After acquiring a good knowledge of the common methods and gaining some understanding of the principles involved, there are several branches of books that will prove helpful and round out your knowledge base while giving you a look at some of the more interesting and clever applications our art has thus far created. One group of books that will prove immensely helpful, give you a sense of the history, and teach you about some of the more prominent practitioners we have had are, what we might term, the classics. These books have been the high water marks throughout the years and each one has many excellent features. I will provide a short list and then point out a couple I think are necessities:

  • Memoirs of Robert-Houdin by Jean Eugene Robert-Houdin
  • Secrets of Conjuring and Magic by Jean EugeneRobert-Houdin
  • Sleight of Hand by Edwin Sachs
  • The Art of Magic by T. Nelson Downs
  • The Modern Conjurer by C. Lang Neil
  • Hofzinser’s Card Conjuring by Ottokar Fischer
  • Magician’s Tricks and How They are Done by Henry Hatton and Adrian Plate
  • Our Magic by Maskelyne and Devant
  • Greater Magic by John Northern Hilliard
  • …and a Pack of Cards by Jack Merlin
  • Card Manipulations by Jean Hugard
  • Expert Card Technique by Hugard and Braue
  • Effective Card Magic by Bill Simon
  • The Fine Art of Magic by George Kaplan
  • Professional Card Magic by Cliff Green
  • Encylopedia of Card Magic by Jean Hugard
  • Magic by Misdirection by Dariel Fitzkee
  • Showmanship for Magicians by Dariel Fitzkee
  • Magic and Showmanship by Henning Nelms
  • Close Up Card Magic by Harry Lorayne
  • Card Control by Arthur Buckley
  • Stars of Magic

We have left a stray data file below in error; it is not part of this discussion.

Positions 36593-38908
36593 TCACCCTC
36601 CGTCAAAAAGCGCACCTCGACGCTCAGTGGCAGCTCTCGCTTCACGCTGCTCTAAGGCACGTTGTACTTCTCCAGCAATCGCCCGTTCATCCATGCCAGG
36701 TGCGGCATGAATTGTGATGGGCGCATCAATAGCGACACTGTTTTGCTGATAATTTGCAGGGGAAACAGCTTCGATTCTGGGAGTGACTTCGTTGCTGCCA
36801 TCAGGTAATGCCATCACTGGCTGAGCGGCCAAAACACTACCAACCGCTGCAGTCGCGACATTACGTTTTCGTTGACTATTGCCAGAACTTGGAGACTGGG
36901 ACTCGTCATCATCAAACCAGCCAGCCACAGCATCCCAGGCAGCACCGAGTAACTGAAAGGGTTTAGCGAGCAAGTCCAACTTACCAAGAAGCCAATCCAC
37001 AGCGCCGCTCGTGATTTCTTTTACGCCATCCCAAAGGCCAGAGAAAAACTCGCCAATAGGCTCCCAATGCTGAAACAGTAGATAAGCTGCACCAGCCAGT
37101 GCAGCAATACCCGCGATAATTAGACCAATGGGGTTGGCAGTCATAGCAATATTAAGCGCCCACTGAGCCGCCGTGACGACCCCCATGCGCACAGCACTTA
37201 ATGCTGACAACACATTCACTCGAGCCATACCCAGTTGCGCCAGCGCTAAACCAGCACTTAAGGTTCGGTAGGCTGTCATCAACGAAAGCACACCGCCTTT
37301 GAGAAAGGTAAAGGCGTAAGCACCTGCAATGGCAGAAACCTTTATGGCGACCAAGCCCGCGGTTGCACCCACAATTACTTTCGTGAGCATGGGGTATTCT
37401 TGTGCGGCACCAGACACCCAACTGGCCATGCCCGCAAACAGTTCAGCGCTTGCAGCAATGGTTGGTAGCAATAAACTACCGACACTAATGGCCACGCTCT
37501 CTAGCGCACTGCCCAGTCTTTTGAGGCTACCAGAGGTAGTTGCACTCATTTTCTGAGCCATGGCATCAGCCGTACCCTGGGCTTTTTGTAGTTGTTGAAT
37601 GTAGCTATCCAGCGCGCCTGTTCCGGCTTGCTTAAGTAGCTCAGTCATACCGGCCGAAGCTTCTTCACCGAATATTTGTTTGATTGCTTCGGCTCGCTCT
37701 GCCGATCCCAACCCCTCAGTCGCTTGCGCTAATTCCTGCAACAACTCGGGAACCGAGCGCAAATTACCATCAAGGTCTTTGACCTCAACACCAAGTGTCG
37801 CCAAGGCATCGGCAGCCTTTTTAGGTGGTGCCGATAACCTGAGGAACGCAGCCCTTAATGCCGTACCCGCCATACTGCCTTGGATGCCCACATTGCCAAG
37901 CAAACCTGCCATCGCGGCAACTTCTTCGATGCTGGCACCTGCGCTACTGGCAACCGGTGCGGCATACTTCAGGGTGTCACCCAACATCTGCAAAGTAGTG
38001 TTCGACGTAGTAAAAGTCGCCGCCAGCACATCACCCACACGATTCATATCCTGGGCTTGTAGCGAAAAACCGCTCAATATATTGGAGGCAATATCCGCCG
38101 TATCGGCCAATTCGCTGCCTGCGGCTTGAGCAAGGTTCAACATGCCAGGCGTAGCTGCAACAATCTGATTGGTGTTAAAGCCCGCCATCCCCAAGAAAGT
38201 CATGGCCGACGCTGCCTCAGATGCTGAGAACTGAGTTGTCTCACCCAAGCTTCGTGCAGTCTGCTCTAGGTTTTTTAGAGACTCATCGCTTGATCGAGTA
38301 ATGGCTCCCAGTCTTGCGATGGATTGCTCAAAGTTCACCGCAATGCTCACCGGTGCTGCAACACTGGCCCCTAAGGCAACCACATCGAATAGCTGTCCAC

• Dai Vernon’s Inner Card Trilogy by Lewis Ganson
  • Dai Vernon’s Ultimate Secrets of Card Magic by Lewis Ganson
  • The Dai Vernon Book of Magic by Lewis Ganson
  • The Cardician by Ed Marlo
  • Revolutionary Card Technique by Ed Marlo
  • Magic and Methods of Ross Bertram by Ross Bertram
  • Bertram on Sleight of Hand by Ross Bertram

In order to round out your education and get a good history of the art it is recommended that you acquire several of the classic texts. These would include the Robert-Houdin books (he is considered the father of modern magic), Sach’s Sleight of Hand, and The Art of Magic by Downs. Generally these can be found quite cheaply in paperback and are good to have in one’s library, although they are not card magic specific, the Memoirs of Robert-Houdin is in fact an autobiography, but is highly entertaining and motivational while providing a picture of the kind of effort required to become a master and the shenanigans one can become involved with while practicing the art.

Another classic that is great to have, if you can find it, is the Modern Conjurer by C. Lang Niel. In addition to some excellent descriptions and photographs, this book contains an excellent description of the pass which was regarded highly by the Professor, Dai Vernon. Other noted descriptions are in Erdnase, the Tarbell Course, andThe Card Classics of Ken Krenzel. Some of Dai Vernon’s work on the pass can be found in Ultimate Card Secretsand Revelations. Finally I would recommend reading the description in Card College and the one in John Carney’s the Book of Secrets.